Omaha's silence is golden for ensemble

New York Polyphony

They’re known as New York Polyphony, but they can’t record in New York. 
A studio won’t produce the right sound for the four-man vocal chamber ensemble that specializes in Renaissance music. They need the wide-open space and high ceilings of a church or cathedral for their crystal-clear tones. And it needs to be exceedingly quiet, with very little outside noise.
 No building in New York, cathedral or otherwise, would meet all those requirements. The city just has too much noise. The group has recorded closer to home in New Jersey, but that space wasn’t available for its new CD. 
So New York Polyphony chose to record at St. Cecilia Cathedral in Omaha.
 “There’s a speed to (our) harmony that fits a room like this,” said bass Craig Phillips, referring to the huge sanctuary at the cathedral, where the group has been recording a new album all week. 
Omaha musician Marty Wheeler Burnett originally brought the group to Omaha in 2009. Since 2008, she has been the director of music at Trinity Episcopal Cathedral and this June, she was named the cathedral’s canon precentor, a full-time position that involves overseeing music and liturgy under the leadership of the cathedral dean. And from 2003 until this May, she was associate professor of music and director of the fine arts program at College of St. Mary.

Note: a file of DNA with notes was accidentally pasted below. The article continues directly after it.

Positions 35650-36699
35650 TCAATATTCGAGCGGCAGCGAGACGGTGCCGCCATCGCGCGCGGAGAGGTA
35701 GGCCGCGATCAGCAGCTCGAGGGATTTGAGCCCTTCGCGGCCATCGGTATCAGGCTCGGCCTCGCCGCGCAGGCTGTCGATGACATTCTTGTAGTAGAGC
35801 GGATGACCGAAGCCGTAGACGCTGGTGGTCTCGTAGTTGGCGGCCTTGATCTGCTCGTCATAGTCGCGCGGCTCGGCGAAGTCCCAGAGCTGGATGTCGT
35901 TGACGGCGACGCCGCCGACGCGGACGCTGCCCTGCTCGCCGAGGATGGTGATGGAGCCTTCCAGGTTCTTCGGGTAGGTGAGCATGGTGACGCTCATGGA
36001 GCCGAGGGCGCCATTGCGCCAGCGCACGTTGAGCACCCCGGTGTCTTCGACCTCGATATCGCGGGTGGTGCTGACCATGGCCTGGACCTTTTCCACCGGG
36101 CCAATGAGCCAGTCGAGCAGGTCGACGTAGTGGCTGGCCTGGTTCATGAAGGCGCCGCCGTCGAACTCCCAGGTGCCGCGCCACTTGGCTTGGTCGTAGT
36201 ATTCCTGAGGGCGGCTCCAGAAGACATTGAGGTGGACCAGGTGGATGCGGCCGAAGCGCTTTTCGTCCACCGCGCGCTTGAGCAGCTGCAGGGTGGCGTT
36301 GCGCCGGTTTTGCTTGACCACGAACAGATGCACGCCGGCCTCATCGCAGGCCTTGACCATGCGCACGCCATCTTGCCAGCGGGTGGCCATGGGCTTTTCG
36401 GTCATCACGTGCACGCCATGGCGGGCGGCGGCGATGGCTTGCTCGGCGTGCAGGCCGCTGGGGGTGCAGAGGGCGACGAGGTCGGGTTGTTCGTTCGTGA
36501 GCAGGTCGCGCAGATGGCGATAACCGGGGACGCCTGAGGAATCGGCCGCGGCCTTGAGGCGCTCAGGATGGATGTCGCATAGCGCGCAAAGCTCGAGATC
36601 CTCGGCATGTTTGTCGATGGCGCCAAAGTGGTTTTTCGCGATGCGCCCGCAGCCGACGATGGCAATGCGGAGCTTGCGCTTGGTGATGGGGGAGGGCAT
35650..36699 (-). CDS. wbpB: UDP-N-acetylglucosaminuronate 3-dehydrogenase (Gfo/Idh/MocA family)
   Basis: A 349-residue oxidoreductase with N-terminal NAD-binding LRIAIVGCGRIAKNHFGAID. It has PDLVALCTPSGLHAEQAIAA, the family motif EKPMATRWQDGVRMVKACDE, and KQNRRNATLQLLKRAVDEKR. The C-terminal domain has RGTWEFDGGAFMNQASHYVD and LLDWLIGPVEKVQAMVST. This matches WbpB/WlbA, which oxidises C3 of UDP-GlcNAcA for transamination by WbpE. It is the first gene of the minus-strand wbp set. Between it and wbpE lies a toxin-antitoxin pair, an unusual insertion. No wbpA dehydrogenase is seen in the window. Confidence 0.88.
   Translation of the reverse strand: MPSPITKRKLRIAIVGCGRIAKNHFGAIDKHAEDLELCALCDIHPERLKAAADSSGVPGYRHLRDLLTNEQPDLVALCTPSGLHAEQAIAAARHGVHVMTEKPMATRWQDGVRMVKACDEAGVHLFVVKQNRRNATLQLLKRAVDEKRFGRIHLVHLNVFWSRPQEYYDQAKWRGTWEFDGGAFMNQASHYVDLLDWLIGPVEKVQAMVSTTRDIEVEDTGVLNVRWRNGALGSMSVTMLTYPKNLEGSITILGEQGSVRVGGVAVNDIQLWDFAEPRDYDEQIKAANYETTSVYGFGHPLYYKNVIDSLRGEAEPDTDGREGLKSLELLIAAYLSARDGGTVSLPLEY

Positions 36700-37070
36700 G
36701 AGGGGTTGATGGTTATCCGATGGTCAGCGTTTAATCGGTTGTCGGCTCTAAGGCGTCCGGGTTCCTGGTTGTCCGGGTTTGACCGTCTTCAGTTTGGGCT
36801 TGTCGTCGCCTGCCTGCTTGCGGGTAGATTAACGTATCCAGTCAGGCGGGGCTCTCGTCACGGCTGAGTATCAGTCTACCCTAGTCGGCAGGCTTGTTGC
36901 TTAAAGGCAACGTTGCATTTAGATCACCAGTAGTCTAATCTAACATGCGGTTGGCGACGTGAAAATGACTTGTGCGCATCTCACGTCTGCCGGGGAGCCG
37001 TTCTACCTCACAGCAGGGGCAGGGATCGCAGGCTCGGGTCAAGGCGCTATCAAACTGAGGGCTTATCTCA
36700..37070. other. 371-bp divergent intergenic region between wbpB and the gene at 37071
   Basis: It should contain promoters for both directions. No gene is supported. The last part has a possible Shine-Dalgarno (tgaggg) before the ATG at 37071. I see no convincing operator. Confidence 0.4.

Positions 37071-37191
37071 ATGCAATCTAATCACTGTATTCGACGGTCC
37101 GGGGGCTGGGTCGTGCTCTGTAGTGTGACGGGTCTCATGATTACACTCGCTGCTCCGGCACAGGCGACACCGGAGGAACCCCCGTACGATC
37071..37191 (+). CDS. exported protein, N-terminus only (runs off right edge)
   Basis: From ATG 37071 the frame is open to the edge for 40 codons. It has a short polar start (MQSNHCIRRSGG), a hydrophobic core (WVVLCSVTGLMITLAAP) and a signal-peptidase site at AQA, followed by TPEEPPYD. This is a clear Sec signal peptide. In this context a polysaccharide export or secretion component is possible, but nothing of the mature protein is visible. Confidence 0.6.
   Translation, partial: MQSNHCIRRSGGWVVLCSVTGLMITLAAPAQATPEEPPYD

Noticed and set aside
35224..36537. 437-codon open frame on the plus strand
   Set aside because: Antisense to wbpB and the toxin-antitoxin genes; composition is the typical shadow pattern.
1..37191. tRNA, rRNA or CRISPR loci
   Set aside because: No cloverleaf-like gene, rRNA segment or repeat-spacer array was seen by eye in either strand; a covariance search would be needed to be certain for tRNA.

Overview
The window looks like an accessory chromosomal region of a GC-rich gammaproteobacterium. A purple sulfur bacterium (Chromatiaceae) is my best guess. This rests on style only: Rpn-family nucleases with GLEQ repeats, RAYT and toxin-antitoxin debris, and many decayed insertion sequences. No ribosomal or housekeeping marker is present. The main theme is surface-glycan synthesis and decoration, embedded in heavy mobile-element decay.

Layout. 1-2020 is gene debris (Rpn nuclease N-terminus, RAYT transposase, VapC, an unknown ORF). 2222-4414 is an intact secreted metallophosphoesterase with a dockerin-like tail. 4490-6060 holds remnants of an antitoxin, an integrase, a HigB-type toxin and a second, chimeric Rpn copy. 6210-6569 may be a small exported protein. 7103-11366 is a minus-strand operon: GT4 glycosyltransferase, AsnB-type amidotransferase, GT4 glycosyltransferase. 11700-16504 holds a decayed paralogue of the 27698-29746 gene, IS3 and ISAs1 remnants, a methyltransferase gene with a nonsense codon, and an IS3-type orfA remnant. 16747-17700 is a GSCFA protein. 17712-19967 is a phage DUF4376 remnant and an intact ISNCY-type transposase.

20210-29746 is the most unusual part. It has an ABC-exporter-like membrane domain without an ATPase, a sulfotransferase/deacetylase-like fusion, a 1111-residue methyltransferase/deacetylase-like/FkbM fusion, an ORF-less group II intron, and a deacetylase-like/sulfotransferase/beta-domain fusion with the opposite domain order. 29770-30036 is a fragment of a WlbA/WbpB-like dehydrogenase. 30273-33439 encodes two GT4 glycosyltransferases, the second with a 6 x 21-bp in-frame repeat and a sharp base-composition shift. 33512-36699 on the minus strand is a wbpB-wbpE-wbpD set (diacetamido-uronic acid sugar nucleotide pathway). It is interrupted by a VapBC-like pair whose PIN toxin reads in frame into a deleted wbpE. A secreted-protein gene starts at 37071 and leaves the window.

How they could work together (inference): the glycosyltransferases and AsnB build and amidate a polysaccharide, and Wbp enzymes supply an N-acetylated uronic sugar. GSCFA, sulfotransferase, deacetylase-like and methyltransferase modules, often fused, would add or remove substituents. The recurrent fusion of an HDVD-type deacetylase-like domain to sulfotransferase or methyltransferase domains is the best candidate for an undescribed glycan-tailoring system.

“We have really super fans here — they follow us online and on social media. It’s almost a family atmosphere,” said Geoffrey Williams, the group’s countertenor. 
In fact, when the singers complete Omaha engagements in October and February, they will have performed here more than in any city other than New York. This time around, some of the people they met previously are providing meals and other hospitality.
 Because the cathedral has so many parishioners and activities, New York Polyphony has recorded only at night. They sing a cappella, and, in concert, they have no amplification. Polyphonic musical texture employs two or more simultaneous lines of independent melody, and, in a cavernous, high-ceilinged cathedral, it builds on itself. 
“We are very interested in acoustics. We talk about them all the time,” Williams said. “We consider ourselves a five-person ensemble, and acoustics is the fifth person.”
 They started recording Monday night for a CD that should be released by this winter on BIS Records out of Sweden. It features two works, “Missa O Quam Gloriosum” by Tomas Luis de Victoria and “Missa Papae Marcelli” by Giovanni Pierluigi da Palestrina. 
Before they could begin, however, they had to get rid of all ambient noise. Lights in the sanctuary hummed, so they sang in the dark. The air conditioning was too loud, so off it went. A security camera light hummed in the key of E, so they dismantled it.
 Half-joking, Woeger asked: “How many fire engines went by last night?” None, they reported, though they did have to stop a couple of times because of outside noise. 
That’s nothing compared to New York, they said. Since they’ve sought quieter locations, they’ve had to scrap maybe 10 tracks. In New York, they lost hundreds.
 Read the rest of the review here